Elizabethan necessary part of an Elizabethan woman’s life, though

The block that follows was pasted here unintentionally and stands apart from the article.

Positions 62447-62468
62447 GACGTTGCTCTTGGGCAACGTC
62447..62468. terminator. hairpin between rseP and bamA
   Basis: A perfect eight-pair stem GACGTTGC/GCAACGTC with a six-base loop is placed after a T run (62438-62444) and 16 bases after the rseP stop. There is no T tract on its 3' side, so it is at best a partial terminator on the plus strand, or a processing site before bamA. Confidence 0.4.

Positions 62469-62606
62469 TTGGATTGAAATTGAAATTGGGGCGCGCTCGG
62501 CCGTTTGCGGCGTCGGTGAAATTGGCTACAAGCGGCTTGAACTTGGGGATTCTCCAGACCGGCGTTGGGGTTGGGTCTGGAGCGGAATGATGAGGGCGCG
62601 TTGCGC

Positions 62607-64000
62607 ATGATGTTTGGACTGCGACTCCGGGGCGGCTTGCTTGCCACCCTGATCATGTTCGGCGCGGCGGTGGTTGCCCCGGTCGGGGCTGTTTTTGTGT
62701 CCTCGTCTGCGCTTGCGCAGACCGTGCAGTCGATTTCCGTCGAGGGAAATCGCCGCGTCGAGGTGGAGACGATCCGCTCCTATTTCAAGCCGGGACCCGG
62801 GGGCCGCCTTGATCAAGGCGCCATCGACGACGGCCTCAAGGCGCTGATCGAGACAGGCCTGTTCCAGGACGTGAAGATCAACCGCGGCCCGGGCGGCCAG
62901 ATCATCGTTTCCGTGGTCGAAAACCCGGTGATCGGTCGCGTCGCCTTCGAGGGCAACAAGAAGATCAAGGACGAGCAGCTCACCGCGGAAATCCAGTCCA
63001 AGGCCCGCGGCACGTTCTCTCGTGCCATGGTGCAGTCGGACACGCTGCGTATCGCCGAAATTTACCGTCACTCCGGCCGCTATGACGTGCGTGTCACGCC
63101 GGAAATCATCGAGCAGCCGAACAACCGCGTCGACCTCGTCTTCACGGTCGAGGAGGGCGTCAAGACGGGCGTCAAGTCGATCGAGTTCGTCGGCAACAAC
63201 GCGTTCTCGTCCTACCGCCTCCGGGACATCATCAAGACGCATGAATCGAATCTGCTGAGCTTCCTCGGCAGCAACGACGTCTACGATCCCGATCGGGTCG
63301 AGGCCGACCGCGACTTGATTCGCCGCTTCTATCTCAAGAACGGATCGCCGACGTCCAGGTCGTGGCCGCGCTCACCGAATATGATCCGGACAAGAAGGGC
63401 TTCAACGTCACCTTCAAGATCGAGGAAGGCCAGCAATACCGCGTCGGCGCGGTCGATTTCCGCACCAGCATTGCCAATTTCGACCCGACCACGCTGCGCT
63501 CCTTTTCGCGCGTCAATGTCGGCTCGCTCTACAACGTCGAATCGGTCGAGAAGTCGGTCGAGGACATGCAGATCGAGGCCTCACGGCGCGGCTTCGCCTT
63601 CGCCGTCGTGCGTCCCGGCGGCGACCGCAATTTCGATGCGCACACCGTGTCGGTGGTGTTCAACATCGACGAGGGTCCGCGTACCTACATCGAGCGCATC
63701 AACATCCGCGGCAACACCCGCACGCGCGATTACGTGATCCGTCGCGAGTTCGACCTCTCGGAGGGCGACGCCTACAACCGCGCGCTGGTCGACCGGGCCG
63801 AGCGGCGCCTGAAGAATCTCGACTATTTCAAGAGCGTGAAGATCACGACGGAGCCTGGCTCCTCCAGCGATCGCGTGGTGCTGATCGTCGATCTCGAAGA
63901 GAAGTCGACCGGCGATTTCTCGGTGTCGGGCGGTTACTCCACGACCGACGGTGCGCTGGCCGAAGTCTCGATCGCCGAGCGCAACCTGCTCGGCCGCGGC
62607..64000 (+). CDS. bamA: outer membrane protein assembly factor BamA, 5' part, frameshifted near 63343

Elizabethan WomenElizabethan society was patriarchal. This means that men were in authority, and women were subordinate.  We see evidence of this in our knowledge of Shakespeare’s productions, in which women had such little status, they were not even permitted to act, and men performed female roles. A Woman’s father or husband made most decisions for her. Equality was not a concern. Women were seldom in control of their educations, marriages, politics, or careers. Women in the Elizabethan era did not have equal access to education, especially the poor. Poor women were almost never educated. A poor girl “…had to learn how to govern a household, and how to conduct herself in the social class into which her marriage would place her.” (Internet Shakespeare Editions.) She would not have time or money for a tutor. While women of the nobility had a better chance of education, it was an education designed to serve men. Some noble girls were allowed to have private tutors. They were taught to read, write, keep accounts, manage a household and have proper social skills. Women, regardless of their social class, were not allowed at universities. Their only possible future was marriage, raising children, taking care of a home, or becoming a household servant.Marriage was a necessary part of an Elizabethan woman’s life, though it wasn’t always fair. Women had little say in who, or when, they married. Parents chose husbands for them. “Marriages would be arranged to bring prestige or wealth to the family …. Many couples would meet for the very first time on their wedding day” (Elizabethan Marriages and Weddings). Girls could be married-off as young as 12 years old. Wives were subservient to their husbands and always obeyed them. “Disobedience was seen as a crime against their religion.” (Elizabethan Marriages and Weddings). Women were taught that they were inferior to men and to depend on men entirely for support. They had no notion of choices or independence.Women did not have influence in politics, in which they rarely held power. “Women, regardless of social position, were not allowed to vote.”(Elizabethan Women) This meant that women did not get to choose their political representation. Occasionally, when a monarchy had no male heir to assume the throne, a queen would become monarch. If a queen was unmarried, she would have power over the nation. However, if she married, her husband would become king, and assume her power. Most people wanted their queen married, so a man would be in charge, making an heir to the throne possible.Women did not have a choice in their work. “Women were not allowed to enter the professions, i.e., law, medicine, theatre, and politics.” (Elizabethan Women). They usually worked as housewives, cooks, or maids. Women were expected to provide heirs for their husbands.Shakespeare produced his plays with men in female roles as a playwright portraying the culture of his time. In marriage, politics, work, and society, women did not have their own voices, they only had the voices men gave them, just like the actors in Shakespeare’s plays.

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